To examine the internal structures, you will remove the skin from the aboral surface (see the diagram below). With scissors or a scalpel, cut along the side of one arm the entire length of the arm from the tip of the arm to the point where the arm attaches to the central disk. As you cut you will notice that there is a layer of calcium carbonate plates just below the surface of the skin. It will be necessary to cut through these plates.


    Figure 3.

    Cut around the tip and then cut along the opposite side of the arm. When you reach the base of the arm, continue cutting to the next arm and repeat this cutting procedure for this arm and the rest of the arms.


    Figure 4.

    At this point, you have cut the animal’s skin into two halves, an upper surface and a lower surface.

    Carefully, peel the skin back from the tip of one arm. It will be necessary to use a dissecting needle or a blunt probe to help you lift the skin while keeping the internal structures from being lifted away and damaged. Repeat this procedure for the remaining 4 arms. Use extra care to peel the skin away from the central disk of the animal. If your initial cuts along the sides of the arms were not sufficient, you may need to cut the side as you peel the skin back.

    The stomach of the animal has two parts. The upper part is called the pyloric stomach and the lower part is called the cardiac stomach. When feeding, it extends the cardiac stomach out through the mouth and into the shell of a bivalve mollusk. It secretes digestive enzymes into the mantle cavity of the bivalve. The enzymes digest the bivalve’s tissue. Digestion is completed within the pyloric stomach and the digestive glands in the arms (discussed below).

    Identify the stomach and try to discern the cardiac and pyloric portions.

    The digestive gland is the soft, brown material that fills most of the space in the arms. Remove or lift the digestive gland from one of the arms. The gonads are lighter in color and located underneath the digestive gland. They may be much smaller than the digestive gland. The size of the gonads depends on the stage of the reproductive cycle of the animal and may not be evident in some animals.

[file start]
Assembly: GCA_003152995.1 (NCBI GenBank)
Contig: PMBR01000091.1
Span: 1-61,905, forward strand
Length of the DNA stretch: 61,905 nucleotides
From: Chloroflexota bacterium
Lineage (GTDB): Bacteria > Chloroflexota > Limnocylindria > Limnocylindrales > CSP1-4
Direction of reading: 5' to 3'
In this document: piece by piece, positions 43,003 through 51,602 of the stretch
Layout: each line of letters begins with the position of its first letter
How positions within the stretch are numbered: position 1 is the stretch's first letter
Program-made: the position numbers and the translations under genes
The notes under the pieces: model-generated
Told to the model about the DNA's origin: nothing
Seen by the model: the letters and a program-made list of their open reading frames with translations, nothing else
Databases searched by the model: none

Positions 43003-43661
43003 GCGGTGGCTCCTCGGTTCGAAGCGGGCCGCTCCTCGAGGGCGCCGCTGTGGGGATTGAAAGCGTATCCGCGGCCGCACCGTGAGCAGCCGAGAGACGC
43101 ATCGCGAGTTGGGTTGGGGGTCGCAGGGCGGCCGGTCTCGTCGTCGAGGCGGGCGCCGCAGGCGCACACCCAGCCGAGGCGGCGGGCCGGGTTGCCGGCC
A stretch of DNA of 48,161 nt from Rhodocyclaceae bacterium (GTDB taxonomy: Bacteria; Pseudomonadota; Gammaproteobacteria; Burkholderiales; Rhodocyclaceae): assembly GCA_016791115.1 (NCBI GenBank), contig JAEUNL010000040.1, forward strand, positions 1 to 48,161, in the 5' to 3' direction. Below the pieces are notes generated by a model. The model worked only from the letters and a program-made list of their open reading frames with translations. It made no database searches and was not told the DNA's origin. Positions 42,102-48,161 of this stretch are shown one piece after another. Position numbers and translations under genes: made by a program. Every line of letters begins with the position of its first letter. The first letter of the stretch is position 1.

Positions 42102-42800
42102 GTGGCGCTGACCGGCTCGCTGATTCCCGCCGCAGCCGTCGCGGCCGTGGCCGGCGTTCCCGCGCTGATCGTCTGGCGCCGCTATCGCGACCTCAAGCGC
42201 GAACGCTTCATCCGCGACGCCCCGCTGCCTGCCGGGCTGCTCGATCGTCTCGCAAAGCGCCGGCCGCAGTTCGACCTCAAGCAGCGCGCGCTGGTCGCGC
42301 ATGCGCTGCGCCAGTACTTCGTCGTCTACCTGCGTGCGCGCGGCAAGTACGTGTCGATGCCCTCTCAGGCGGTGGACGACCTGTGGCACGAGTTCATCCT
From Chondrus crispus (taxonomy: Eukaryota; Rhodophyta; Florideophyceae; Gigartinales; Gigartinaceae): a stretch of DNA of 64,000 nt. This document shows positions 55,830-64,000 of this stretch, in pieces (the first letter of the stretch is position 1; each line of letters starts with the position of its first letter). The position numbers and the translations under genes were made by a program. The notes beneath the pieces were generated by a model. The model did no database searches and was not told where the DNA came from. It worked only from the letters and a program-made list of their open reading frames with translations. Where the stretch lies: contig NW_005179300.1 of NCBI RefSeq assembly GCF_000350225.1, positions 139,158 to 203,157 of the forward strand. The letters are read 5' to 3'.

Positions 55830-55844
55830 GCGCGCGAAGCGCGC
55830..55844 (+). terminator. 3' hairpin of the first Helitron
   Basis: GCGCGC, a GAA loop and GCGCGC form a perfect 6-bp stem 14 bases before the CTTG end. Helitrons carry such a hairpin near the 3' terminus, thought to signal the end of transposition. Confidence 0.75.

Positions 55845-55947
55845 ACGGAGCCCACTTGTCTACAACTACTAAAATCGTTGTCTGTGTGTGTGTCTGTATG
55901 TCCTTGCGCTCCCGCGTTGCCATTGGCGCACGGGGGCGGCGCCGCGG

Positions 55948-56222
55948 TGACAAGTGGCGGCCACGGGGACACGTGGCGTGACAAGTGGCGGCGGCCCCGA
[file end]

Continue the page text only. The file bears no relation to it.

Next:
Observe the rows of ampullae along each side of the ambulacral ridge. The muscle surrounding these bulb-like structures can contract and extend the tube feet underneath.

    Figure 6. Left: Internal structures. Middle: Tube feet. Right: Ampullae.

    Figure 5. Left: Internal structures. Middle: Tube feet. Right: Ampullae.

    Other Echinoderms

    • Sea Urchins, Sand Dollars—Class Echinoidea
    • Brittle Stars—Class Ophiuroidea
    • Sea Cucumbers—Class Holothuroidea
    • Sea Lilies—Class Crinoidea

    Examine a slide showing different stages of development in sea stars. Find the following stages: single cell, blastula, gastrula, and a later embryonic stage. Name and describe the type of cleavage exhibited by deuterostome embryos.

    Figure 6. Sea Urchin (Preserved) Oral Surface

    Figure 6. Sea Urchin (Preserved) Oral Surface

    Figure 7. Sea Urchin Shell, Oral Surface

    Figure 7. Sea Urchin Shell, Oral Surface

    Figure 8. Sea Urchin Shell, Aboral Surface

    Figure 8. Sea Urchin Shell, Aboral Surface

    Figure 7. Sea Cucumber, Preserved

    Figure 9. Sea Cucumber, Preserved

    Figure 10. Brittle Star—aboral surface

    Figure 10. Brittle Star—aboral surface

    Figure 10. Brittle Star—oral surface

    Figure 11. Brittle Star—oral surface



    This page titled Reading: Echinoderms is shared under a CC BY license and was authored, remixed, and/or curated by Lynette Hauser.